Although high-temperature superconductor cuprates have been discovered for more than 25 years, superconductors for high-field application are still based on low-temperature superconductors, such as Nb3Sn. The high anisotropies, brittle textures and high manufacturing costs limit the applicability of the cuprates. Here we demonstrate that the iron superconductors, without most of the drawbacks of the cuprates, have a superior high-field performance over low-temperature superconductors at 4.2 K. With a CeO2 buffer, critical current densities >106 A cm−2 were observed in iron-chalcogenide FeSe0.5Te0.5 films grown on single-crystalline and coated conductor substrates. These films are capable of carrying critical current densities exceeding 105 A cm−2 under 30 tesla magnetic fields, which are much higher than those of low-temperature superconductors. High critical current densities, low magnetic field anisotropies and relatively strong grain coupling make iron-chalcogenide-coated conductors particularly attractive for high-field applications at liquid helium temperatures.
Iron-based superconductors are semi-metallic materials with transition temperatures, Tc, up to 55 K. The combination of extremely high upper critical fields, Hc2(0) (estimated to be on the order of 100 T), moderate Hc2ab/Hc2c anisotropies (on the order of 1–8) and high irreversibility fields, Hirr, makes this class of superconductors particularly appealing for high-field applications1,2,3,4,5,6,7,8, where the critical current density, Jc, is a major limiting factor. Although the high-Tc cuprates currently hold the records of Jc value among all superconductors, there are quite a few obstacles for their practical application. The extremely high anisotropies up to thousands have made it very difficult to obtain superconducting tapes or wires with their best Jc. The rapid decrease of Jc upon the grain boundary misorientation also made their fabrication much more difficult and complicated. Their brittle textures as well as the high production and raw material costs also hold back their application. Currently, superconductors for high-field application are still based on Nb3Sn, a low Tc superconductor that allows fields in excess of 20 T to be achieved at 4.2 K. We argue that iron superconductors may be a more competitive candidate to replace these low Tc superconductors for high-field application at liquid helium temperatures.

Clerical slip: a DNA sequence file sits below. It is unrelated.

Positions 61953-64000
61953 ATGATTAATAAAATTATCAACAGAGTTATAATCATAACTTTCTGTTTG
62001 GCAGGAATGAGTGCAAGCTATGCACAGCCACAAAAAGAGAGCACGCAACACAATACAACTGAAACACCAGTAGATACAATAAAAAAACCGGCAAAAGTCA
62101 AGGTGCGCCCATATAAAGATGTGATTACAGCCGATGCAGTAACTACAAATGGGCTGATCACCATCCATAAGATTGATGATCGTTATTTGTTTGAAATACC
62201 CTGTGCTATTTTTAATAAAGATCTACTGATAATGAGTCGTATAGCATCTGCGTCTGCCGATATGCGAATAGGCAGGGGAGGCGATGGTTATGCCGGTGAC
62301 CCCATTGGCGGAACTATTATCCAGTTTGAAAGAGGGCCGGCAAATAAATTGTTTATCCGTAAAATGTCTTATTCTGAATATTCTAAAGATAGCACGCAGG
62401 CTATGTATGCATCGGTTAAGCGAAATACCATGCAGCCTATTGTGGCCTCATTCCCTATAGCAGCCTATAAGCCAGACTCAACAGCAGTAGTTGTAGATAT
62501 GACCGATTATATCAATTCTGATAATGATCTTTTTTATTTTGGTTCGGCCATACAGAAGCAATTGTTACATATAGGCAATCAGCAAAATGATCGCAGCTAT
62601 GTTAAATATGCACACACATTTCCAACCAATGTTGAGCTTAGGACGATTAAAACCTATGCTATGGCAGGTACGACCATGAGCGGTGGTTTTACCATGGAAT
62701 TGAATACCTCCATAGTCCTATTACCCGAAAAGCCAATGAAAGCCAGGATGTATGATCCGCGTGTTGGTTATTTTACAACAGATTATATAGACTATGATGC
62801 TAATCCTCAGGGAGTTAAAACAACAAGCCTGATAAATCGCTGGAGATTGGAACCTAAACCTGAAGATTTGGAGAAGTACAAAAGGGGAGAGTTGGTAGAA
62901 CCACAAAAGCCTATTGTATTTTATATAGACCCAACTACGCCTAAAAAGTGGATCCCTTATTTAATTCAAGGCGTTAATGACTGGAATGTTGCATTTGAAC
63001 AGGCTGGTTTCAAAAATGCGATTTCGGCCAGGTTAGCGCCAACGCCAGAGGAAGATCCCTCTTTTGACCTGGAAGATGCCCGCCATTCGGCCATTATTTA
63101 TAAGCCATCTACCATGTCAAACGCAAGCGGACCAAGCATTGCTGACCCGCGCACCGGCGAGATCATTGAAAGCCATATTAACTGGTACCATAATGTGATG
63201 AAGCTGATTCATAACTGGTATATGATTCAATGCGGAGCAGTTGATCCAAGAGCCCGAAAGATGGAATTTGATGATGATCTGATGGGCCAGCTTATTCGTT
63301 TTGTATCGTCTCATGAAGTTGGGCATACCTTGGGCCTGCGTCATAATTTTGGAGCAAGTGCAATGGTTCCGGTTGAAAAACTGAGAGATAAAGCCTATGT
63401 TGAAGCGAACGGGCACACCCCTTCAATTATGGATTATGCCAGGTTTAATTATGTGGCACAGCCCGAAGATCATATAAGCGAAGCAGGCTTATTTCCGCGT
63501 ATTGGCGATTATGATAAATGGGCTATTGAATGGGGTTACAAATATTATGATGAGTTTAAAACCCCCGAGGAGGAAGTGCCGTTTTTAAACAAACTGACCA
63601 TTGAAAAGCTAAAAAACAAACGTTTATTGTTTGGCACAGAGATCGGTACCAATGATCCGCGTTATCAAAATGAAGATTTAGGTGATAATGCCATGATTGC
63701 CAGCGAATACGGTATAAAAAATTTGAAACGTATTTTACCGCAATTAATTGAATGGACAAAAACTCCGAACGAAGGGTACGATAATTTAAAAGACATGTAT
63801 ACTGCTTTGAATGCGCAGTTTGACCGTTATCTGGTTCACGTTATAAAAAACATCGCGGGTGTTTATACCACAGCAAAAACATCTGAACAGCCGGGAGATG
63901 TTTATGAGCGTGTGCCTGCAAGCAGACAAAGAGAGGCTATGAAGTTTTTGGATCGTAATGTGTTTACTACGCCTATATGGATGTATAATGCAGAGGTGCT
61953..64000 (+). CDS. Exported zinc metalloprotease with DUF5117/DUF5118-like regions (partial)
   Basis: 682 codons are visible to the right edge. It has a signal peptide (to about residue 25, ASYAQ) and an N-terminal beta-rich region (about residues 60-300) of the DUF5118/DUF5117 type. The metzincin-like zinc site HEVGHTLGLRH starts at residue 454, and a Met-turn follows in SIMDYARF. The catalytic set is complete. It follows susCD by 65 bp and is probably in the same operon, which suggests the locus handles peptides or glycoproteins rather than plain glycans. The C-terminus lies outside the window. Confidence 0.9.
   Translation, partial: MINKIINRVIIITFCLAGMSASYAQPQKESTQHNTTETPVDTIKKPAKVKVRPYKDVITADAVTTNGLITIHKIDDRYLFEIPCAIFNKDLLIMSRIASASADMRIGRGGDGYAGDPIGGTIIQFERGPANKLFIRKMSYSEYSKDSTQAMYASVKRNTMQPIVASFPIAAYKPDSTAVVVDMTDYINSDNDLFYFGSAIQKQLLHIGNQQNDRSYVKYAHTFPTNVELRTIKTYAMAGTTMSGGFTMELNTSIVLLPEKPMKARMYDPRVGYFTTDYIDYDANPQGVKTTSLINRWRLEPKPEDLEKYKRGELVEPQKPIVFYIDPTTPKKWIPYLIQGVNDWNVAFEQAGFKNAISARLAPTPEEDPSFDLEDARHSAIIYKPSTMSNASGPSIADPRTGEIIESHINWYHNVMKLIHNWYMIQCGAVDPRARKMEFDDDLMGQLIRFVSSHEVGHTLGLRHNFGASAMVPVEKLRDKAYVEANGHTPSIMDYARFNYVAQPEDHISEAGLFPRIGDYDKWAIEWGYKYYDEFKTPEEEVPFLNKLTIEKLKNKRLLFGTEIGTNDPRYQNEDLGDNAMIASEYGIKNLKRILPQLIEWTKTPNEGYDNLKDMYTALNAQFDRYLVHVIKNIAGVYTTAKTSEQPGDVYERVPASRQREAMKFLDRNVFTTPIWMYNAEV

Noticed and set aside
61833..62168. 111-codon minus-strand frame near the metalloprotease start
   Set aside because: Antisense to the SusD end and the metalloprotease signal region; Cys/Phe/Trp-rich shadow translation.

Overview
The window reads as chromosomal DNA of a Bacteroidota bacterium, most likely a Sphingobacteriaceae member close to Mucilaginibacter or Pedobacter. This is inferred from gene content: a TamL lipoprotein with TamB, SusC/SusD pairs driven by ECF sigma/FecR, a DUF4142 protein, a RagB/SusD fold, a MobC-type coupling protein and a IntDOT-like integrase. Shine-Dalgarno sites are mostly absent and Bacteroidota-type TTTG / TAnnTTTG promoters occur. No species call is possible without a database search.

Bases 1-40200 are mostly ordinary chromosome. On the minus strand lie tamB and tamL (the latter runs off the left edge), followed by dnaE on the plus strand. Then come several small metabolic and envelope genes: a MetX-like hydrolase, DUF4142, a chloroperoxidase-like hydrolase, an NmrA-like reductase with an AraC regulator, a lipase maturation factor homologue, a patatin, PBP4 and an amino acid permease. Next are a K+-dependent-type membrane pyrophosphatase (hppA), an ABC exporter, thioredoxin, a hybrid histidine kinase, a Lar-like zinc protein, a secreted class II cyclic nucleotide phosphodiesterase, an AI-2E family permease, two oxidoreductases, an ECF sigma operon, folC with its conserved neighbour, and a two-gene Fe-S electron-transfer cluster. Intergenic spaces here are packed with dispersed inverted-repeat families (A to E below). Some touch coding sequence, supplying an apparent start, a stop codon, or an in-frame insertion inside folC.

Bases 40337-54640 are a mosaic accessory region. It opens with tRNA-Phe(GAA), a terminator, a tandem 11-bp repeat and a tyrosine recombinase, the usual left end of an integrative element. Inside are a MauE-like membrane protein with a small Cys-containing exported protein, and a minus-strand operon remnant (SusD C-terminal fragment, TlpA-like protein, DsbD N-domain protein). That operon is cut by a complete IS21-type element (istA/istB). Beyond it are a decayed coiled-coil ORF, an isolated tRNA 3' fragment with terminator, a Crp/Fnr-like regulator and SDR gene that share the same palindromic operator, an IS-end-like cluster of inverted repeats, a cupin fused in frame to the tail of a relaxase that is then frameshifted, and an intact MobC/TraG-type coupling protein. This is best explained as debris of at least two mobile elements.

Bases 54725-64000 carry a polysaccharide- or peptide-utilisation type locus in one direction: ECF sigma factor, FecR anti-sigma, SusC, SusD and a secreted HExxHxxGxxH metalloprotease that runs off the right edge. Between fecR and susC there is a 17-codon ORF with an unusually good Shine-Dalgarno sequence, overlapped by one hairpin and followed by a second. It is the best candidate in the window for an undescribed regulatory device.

To achieve this goal, a key task is to find a technique to increase the Jc of iron-superconductor films (or wires) made on practical metal substrates (or inside metal sheath). One of these techniques is to make a proper buffer layer between the superconductor and the substrate. A suitable buffer layer can often prevent undesirable reactions between the superconductor and the substrate, or enhance the superconducting properties of the films and wires. For iron-pnictide films, Tarantini et al.9 recently reported that single-crystalline (La, Sr)(Al, Ta)O3 substrates with 100 unit cells of epitaxial SrTiO3 (STO) resulted in higher Tc and Jc for Co-doped BaFe2As2 films. Higher Tc and sharper out-of-plane and in-plane textures of the Fe/BaFe2As2 bilayers were also realized with 20-nm thick epitaxial Fe buffer layers10. A self-field Jc >1 MA cm−2 at 4.2 K has been reported in both Co-doped BaFe2As2 and SmFeAs(O, F) systems1,2, as well as in Co-doped BaFe2As2 thin films on coated conductor substrates4. However, the results of high-field performance up close to their Hirr at 4.2 K are still missing.